The study found a significant improvement in a patient-generated clinical measure. Although this instrument has not been formally validated it does reflect a reduction in dermatology-related burden on patients. The study could not identify an impact on a broader quality of life instrument using the Euroqol linear analogue scale.
Measure of benefits used in the economic analysis
No summary benefit measure was identified in the economic analysis, and only individual health outcomes were reported.
Costs were not discounted due to the short time frame of the cost analysis (less than one year). Quantities were reported separately from the costs. Cost items were reported separately. Cost analysis covered the cost implications of nurse and GP time only. The perspective adopted in the cost analysis was that of the National Health Service (NHS) (a limited NHS perspective). The source of unit costs of nurse and GP time was a study published in 1997. The price year was not given. It was reported that the duration of the study was insufficient to identify prescribing implications.
Statistical analysis of costs
A statistical analysis of costs was not performed.
Indirect costs were not included.
No sensitivity analysis was carried out.
Estimated benefits used in the economic analysis
See effectiveness results above.
It was calculated that the annual cost of the dermatology clinic was 2,208 and the annual potential saving in GP consultations was 504. The cost of training the practice nurse was 1,392 and the training implications for the hospital dermatology nurse was 384.
Synthesis of costs and benefits
Costs and benefits were not combined.
This study demonstrates the difficulties of obtaining relevant information to facilitate decisions on how resources should be allocated in primary care.
CRD COMMENTARY - Selection of comparators
The strategy of using routine GP care, as the standard approach in the context in question, was regarded as the comparator. You, as a database user, should consider whether this is a widely used health technology in your own setting.
Validity of estimate of measure of effectiveness
The effectiveness results are likely to be internally valid due to the randomised nature of the study design and the fact that the effectiveness analysis was based on the intention to treat principle. However, it was acknowledged that the study was underpowered to detect a reduction, which the authors could have anticipated. Regarding the comparability of the two study groups, it was noted that they were comparable in terms of age, diagnosis, and previous consultant referral. However, in a comparison of those who participated in the study versus those who did not, it was noted that those who participated had more cases of psoriasis (33% versus 18%; p<0.004). The study sample appears to have been representative of the study population.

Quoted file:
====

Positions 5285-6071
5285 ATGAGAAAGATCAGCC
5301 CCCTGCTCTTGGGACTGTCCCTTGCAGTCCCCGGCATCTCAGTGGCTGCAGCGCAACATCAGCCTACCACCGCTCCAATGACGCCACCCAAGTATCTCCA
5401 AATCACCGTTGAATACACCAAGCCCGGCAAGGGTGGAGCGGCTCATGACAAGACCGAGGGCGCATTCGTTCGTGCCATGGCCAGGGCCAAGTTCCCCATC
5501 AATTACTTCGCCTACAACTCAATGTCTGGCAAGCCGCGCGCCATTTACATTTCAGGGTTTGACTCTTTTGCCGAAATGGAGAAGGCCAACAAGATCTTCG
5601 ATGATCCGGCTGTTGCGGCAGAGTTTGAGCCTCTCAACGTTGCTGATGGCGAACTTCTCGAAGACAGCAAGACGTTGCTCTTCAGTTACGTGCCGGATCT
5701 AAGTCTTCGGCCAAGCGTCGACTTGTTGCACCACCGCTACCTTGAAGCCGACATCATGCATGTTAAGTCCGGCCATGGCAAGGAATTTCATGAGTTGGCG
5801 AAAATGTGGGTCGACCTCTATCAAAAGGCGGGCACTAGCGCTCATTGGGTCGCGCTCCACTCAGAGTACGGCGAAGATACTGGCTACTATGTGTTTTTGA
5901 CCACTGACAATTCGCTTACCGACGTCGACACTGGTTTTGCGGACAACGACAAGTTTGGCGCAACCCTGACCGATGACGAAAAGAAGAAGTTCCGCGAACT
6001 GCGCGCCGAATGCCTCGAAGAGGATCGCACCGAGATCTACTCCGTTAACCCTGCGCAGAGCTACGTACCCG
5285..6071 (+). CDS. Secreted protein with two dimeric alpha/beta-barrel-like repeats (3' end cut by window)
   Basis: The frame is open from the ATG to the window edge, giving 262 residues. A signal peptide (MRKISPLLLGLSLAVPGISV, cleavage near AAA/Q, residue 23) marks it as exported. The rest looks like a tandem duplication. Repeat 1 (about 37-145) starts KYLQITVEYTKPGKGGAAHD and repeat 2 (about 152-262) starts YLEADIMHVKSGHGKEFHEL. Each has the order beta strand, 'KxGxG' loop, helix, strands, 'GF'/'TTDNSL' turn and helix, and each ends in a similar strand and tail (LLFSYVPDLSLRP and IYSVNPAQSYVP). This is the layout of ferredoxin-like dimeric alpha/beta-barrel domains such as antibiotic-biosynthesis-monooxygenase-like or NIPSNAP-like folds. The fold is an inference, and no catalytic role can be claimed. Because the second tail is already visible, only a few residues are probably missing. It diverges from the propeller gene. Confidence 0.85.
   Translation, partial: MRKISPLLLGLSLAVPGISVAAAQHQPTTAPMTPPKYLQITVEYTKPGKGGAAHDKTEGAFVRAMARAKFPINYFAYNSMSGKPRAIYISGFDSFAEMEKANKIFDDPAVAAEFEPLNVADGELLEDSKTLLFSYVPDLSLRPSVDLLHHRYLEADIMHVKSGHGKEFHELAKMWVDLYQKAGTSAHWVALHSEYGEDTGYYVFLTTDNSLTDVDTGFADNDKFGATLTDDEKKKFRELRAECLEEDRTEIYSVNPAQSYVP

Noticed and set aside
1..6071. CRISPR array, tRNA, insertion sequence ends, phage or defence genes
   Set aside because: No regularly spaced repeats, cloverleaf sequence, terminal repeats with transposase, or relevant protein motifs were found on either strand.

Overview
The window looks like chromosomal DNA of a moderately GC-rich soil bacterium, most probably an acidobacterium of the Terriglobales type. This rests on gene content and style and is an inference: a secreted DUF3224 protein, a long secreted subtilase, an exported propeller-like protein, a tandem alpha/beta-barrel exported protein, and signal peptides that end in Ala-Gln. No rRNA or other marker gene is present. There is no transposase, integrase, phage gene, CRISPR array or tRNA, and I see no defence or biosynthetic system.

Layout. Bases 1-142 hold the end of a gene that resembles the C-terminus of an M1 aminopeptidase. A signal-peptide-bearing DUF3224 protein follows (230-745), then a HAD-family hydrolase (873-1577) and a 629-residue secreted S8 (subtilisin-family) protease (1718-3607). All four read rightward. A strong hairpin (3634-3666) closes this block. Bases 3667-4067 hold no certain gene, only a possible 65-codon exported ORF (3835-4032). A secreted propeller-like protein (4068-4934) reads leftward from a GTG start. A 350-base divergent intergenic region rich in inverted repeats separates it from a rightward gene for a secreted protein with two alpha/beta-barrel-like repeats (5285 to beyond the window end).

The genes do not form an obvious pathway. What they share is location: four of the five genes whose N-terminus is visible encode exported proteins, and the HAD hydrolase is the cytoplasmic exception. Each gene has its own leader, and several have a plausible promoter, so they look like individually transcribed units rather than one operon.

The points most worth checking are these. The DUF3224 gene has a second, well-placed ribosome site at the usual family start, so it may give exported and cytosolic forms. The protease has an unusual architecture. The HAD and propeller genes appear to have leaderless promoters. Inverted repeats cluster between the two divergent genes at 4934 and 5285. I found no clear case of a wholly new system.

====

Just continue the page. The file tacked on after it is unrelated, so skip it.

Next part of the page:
Validity of estimate of measure of benefit
The authors did not derive a measure of health benefit. The analysis was therefore one of cost-consequences in design.
Validity of estimate of costs
Positive aspects of the cost analysis were as follows: quantities were reported separately from the costs; adequate details of methods of cost estimation were given; the perspective adopted in the cost analysis was reported. Limitations of the cost analysis were as follows: some important direct cost items were omitted from the cost analysis (such as long-term implications for drug expense and hospital referral and patients' direct cost), as acknowledged by the authors; the effects of alternative procedures on indirect costs were not addressed; statistical analyses appear not to have been performed on cost data and resource consumption; the price year was not reported. Cost results may not be generalisable outside the study setting.
Given the limitations of the study, the lack of sensitivity analysis and of a statistical analysis of costs, the study results may need to be treated with some degree of caution. The issue of generalisability to other settings was addressed by acknowledging that the study results may not be generalisable since it showed the effects of one nurse on a specific population. Appropriate comparisons were not made with other studies. The issue of the whether the study sample was representative of the study population was not addressed.
Implications of the study
The authors believe that not all questions can be answered by large multi-centred trials and that studies themselves have an opportunity cost, consuming resources that could otherwise be spent on direct health care. Often, local resource decisions are based on partial evidence-yielding solutions that are satisfactory rather than optimal but which are, nevertheless, better than decisions taken with no evidence at all.
Source of funding
Funded with a grant of 7,500 from Leo Pharmaceuticals, St Thomas' Medical Groups is a research practice and receives funding from the South West NHS Research and Development Executive.
Kernick D, Cox A, Powell R, Reinhold D, Sawkins J, Warin A. A cost consequence study of the impact of a dermatology-trained practice nurse on the quality of life of primary care patients with eczema and psoriasis. British Journal of General Practice 2000; 50: 555-558
Subject indexing assigned by NLM
Adolescent; Adult; Aged; Eczema /economics /nursing; Female; Great Britain; Humans; Male; Middle Aged; Nurse Clinicians /economics; Primary Nursing /economics /organization & Psoriasis /economics /nursing; Quality of Life; Treatment Outcome; administration
Date bibliographic record published
Date abstract record published